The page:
Clitheroe Castle

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Clitheroe Castle
Clitheroe Castle.JPG
Clitheroe Castle August 2007
Location Clitheroe, Lancashire
Coordinates 53°52′15″N 2°23′35″W / 53.8709°N 2.3931°W / 53.8709; -2.3931Coordinates: 53°52′15″N 2°23′35″W / 53.8709°N 2.3931°W / 53.8709; -2.3931
OS grid reference SD 742416
Designated 10 April 1915 [1]
Listed Building – Grade I
Designated 19 May 1950 [2]
Reference no. 1071553
Clitheroe Castle is located in the Borough of Ribble Valley
Clitheroe Castle
Location of Clitheroe Castle in the Borough of Ribble Valley

Clitheroe Castle in Clitheroe, Lancashire, England, is a motte-and-bailey castle built on a natural carboniferous limestone outcrop.

It has been suggested that Clitheroe Castle may have been first built before 1086 as there is reference to the "castellatu Rogerii pictaviensis" in the Domesday Book. However, it is likely the passage refers to another castle.[3] One alternative is that it was built around 1186 by Robert de Lacy as an administrative centre for his estates in the area but later passed by inheritance to the Crown. It consists of one of the smallest keeps in the country[nb 1] and at one time it was surrounded by a curtain wall. It was anciently the seat of the Lords of Bowland.

A document from 1304 mentions ditches and moats surrounding the castle, however these have since been filled in.[5]

There is a legend that the Devil threw a boulder from Pendle Hill and hit the castle creating the hole visible in its side today, but this hole was made in 1649 as ordered by the government. It was to be put in "such condition that in might neither be a charge to the Commonwealth to keep it, nor a danger to have it kept against them".[1]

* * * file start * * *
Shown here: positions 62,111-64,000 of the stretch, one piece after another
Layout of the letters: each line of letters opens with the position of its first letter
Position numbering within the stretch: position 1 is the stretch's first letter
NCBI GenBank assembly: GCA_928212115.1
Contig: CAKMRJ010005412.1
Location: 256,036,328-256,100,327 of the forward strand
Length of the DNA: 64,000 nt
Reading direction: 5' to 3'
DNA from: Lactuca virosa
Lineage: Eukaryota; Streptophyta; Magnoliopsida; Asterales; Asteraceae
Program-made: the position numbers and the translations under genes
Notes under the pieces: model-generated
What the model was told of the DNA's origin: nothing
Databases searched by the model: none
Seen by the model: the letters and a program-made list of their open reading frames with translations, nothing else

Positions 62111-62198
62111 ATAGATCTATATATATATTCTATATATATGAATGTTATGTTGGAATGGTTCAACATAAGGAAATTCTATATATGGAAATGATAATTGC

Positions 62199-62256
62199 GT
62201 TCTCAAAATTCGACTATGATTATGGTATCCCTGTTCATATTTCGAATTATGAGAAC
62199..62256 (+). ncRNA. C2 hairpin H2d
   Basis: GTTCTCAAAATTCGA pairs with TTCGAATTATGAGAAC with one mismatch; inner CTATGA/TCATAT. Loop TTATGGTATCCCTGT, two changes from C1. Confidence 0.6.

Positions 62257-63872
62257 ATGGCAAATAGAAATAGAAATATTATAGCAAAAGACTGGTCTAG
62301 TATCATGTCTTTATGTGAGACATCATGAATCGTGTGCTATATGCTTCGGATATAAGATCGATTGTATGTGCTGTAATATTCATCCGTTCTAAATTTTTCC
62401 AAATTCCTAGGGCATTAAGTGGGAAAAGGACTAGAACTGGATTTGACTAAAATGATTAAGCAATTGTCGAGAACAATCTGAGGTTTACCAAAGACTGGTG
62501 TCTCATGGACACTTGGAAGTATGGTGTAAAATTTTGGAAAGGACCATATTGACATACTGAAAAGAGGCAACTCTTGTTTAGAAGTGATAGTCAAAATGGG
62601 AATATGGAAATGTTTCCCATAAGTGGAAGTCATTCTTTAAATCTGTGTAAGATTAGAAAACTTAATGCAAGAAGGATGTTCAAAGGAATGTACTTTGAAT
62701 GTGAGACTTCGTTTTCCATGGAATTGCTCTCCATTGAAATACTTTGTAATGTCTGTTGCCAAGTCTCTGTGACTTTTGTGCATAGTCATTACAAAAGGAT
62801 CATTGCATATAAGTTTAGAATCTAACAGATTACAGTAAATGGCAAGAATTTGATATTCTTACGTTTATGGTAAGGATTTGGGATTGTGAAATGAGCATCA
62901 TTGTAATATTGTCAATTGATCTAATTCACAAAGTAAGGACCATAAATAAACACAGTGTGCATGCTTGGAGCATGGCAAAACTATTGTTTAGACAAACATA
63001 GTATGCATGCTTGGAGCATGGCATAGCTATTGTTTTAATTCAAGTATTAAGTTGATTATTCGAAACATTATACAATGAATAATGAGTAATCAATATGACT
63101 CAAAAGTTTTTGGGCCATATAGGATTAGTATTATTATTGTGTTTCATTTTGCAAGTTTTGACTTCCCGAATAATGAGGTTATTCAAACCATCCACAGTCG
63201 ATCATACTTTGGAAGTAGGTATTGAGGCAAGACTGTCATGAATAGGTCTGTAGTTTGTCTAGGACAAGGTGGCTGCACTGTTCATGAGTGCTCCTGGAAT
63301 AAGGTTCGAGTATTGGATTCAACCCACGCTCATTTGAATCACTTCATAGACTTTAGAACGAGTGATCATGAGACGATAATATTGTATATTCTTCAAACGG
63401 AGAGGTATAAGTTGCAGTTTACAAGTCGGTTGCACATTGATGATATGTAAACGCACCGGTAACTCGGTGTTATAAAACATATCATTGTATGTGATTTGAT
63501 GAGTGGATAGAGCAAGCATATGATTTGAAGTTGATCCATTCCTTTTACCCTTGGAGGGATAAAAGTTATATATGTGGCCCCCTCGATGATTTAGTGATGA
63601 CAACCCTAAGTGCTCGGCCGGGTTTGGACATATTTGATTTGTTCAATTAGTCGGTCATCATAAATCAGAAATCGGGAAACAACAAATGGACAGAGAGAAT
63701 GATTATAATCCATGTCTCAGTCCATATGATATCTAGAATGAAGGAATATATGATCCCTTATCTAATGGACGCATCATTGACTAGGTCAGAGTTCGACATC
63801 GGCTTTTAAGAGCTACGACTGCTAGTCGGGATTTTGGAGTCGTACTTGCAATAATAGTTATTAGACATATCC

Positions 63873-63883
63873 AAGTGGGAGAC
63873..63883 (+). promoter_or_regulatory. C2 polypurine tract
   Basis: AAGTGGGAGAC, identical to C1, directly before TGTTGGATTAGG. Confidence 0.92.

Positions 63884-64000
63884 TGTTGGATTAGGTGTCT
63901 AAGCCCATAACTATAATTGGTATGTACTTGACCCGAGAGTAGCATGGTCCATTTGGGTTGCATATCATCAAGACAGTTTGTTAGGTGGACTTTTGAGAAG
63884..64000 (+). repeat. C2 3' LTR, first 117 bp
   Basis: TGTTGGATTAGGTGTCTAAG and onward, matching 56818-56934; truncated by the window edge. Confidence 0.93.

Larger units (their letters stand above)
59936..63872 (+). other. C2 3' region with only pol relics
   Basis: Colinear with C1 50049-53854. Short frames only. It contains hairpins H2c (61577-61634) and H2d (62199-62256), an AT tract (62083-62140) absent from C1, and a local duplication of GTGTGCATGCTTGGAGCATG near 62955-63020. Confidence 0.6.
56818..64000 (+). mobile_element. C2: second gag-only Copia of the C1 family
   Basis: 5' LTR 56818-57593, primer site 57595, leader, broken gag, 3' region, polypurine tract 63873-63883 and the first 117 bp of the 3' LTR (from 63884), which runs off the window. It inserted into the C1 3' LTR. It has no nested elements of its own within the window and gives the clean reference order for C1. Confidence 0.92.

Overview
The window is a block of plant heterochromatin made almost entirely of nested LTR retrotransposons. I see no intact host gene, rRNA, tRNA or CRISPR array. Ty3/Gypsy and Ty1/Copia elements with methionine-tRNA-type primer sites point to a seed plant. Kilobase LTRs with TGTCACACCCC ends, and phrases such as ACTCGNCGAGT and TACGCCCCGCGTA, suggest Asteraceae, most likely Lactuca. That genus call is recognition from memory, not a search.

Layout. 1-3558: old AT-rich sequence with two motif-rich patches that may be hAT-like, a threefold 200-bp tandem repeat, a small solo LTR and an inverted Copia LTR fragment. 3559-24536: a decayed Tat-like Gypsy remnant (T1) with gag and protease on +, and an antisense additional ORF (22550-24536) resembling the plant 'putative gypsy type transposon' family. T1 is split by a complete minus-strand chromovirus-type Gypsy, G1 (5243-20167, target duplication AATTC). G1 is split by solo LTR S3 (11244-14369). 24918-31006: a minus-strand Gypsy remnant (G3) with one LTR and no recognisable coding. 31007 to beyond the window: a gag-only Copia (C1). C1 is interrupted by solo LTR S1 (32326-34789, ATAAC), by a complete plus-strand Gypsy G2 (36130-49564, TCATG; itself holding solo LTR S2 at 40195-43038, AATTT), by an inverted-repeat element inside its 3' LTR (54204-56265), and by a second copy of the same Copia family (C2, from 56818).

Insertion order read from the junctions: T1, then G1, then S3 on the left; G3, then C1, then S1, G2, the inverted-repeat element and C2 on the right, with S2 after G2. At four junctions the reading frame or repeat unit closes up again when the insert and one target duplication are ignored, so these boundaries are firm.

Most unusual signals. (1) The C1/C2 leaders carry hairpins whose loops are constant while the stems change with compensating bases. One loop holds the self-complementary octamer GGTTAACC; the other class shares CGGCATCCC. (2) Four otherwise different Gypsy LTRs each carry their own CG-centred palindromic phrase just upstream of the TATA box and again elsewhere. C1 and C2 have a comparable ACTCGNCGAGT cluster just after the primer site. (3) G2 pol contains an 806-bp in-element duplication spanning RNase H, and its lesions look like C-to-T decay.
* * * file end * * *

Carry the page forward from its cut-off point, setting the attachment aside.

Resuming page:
Clitheroe Castle Museum[edit]

Clitheroe Castle Museum can be found in the Steward's House built in the 18th century. It is a museum of local history. The museum underwent a £3.5-million refurbishment, starting in 2007 and open to the public in May 2009.[6] Today the castle is freely open to the public and in the bailey is the Clitheroe Castle Museum, which does have an admission charge.

See also[edit]

Media gallery[edit]


  1. ^ According to Lancashire County Council's website it is the second smallest surviving keep in England.[4]
  • Adams, Paul (2005-6), 'Clitheroe Castle', Castle Studies Group Journal, Vol 19 p179–192
  • Edwards, B. J. N. (1984), "George Vertue’s engraving of Clitheroe Castle", Antiquaries Journal 64: 366–372, doi:10.1017/s0003581500080501 
  • Farrer, William; Brownbill, J. (eds) (1911), "Townships: Clitheroe", A History of the County of Lancaster: Volume 6, pp. 360–372 
  • Fry, Plantagenet Somerset (1980), The David & Charles Book of Castles, David & Charles, ISBN 0-7153-7976-3
  • Gooderson, P.J. (1980), A History of Lancashire, Batsford, ISBN 0-7134-2588-1
  • Harfield, C. G. (1991), "A Hand-list of Castles Recorded in the Domesday Book", English Historical Review 106: 371–392, doi:10.1093/ehr/CVI.CCCCXIX.371, JSTOR 573107 
  • Jones, R.O. (1982), Clitheroe Castle
  • Langshaw, A. (1940), A Guide to Clitheroe Castle

Further reading[edit]

External links[edit]